Friday, May 24, 2024

Memories of Ottawa to Sarnia in the late 1990s (Part II)

Taking the train across Ontario is a great experience, but it is also a long day, given that this isn't a pleasure ride through the Rockies or a eye-opening trek up to Churchill, Man. Taking the train through Ontario often means getting on in small town stations, at odd hours, changing trains at Union Station in Toronto and enduring the numerous delays when Via has to make way for CN freight trains. There's also the scenery, as I mentioned. Personally, I find the ride fascinating, but for some, I'm sure it's a bit of a bore.

When I was a university student at Carleton University in the late 1990s, I rode the train dozens of times between Ottawa and Sarnia in both directions. For someone who grew up fascinated by trains, I loved travelling by train. Sadly, I was not in the habit of taking photos at the time, but I have plenty of memories of those times spent travelling across Ontario. In the last post, I shared some memories and observations of the stops between Ottawa and Kingston. This time around, I'd like to continue heading west.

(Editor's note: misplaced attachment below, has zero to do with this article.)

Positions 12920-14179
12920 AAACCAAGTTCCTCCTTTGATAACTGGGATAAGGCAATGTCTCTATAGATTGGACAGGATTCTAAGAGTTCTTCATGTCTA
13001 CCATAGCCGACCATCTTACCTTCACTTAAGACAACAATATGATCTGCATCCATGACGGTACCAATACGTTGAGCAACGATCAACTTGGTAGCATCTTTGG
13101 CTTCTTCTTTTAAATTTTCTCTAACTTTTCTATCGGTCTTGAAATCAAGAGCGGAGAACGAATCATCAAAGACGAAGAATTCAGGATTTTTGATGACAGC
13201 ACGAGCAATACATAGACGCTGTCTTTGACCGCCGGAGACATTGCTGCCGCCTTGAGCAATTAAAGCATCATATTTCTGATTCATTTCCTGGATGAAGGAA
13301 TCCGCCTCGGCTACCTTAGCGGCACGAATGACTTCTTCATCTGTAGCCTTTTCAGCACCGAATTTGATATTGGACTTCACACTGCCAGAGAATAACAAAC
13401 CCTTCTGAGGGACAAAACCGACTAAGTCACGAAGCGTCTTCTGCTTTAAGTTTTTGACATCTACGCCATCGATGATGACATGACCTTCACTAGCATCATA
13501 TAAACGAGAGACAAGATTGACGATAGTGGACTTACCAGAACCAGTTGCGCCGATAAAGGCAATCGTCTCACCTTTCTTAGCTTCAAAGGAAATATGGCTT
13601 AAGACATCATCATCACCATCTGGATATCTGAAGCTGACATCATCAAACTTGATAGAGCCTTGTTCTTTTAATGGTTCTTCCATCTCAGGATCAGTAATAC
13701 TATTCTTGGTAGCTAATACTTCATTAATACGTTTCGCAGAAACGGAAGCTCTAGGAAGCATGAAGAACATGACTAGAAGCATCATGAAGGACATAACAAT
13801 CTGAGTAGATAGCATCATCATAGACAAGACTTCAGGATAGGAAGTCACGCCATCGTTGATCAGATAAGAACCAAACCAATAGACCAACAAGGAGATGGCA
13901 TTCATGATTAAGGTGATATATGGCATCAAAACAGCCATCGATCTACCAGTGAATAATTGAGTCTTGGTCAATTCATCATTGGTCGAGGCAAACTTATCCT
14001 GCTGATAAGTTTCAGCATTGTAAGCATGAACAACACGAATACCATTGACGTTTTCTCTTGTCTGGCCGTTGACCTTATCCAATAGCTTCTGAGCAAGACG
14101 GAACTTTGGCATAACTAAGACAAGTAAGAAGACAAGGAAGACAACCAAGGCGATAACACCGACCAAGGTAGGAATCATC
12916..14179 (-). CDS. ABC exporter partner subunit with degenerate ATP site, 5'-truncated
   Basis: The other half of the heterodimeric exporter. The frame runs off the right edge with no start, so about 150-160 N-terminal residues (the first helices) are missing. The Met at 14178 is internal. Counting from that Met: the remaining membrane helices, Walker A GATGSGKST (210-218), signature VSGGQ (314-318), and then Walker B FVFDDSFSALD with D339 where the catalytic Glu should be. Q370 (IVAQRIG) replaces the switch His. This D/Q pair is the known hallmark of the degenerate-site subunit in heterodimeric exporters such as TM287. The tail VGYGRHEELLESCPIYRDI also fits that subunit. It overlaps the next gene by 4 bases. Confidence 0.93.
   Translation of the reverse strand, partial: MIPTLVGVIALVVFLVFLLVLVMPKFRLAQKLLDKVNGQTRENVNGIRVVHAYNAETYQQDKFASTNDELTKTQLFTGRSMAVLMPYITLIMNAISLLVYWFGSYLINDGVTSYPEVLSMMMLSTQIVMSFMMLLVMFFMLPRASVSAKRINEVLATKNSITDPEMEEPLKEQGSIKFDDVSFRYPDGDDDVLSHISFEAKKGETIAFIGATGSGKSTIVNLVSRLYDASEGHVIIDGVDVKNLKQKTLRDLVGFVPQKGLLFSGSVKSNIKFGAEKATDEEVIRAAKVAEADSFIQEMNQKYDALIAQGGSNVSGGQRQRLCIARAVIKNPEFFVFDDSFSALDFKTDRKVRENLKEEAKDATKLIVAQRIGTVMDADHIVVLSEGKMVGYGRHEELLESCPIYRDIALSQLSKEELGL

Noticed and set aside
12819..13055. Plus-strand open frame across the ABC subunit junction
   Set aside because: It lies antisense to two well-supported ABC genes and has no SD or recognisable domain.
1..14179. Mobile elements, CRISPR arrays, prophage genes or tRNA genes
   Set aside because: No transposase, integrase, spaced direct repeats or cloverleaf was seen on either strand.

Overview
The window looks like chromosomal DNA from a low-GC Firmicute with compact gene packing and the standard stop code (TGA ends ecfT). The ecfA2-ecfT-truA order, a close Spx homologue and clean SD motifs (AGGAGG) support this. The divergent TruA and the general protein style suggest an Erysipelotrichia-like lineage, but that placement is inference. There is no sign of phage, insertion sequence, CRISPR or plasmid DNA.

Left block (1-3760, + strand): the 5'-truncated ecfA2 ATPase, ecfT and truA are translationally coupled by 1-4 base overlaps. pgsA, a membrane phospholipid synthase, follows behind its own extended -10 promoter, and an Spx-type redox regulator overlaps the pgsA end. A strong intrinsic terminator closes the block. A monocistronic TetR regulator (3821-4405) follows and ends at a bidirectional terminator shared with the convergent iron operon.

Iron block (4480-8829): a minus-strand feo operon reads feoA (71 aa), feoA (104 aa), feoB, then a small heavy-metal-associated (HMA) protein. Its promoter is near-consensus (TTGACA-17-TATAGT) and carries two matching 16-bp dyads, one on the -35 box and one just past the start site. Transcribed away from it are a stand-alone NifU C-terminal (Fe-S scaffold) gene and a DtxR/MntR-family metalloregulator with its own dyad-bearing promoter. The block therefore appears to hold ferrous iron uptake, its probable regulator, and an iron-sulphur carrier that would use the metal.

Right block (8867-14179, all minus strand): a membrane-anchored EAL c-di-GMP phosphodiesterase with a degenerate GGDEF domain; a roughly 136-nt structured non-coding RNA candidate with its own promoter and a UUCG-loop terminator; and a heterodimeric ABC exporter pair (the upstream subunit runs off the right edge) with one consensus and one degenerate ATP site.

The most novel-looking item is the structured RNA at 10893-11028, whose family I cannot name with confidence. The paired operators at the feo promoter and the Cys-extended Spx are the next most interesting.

Via westbound corridor train meets an eastbound CN freight west of Kingston Station, July 2016 
Between Kingston and Toronto, depending on what corridor train you are on, the most likely stops you will notice are Napanee, Belleville, Cobourg, Port Hope, Oshawa and sometimes Guildwood (Scarborough). It depends on whether you are taking a train that is considered a milk run or an express. The express trains usually stop in Belleville, Cobourg and Oshawa. Selected trains can stop at any of the above mentioned towns.
In the 1990s, this was the part of the trip where I was usually immersed in reading, chatting with friends or writing. There is some impressive scenery between Kingston and Oshawa, particularly when the tracks edge close to Lake Ontario, like in the Clarington area, just east of Oshawa. The small town stations are nice, although some, like the original Grand Trunk stonework Port Hope station, are lightly used. Given that Via has recently reinstated some service in the busy Ontario-Quebec corridor, that means more trains for towns like Port Hope.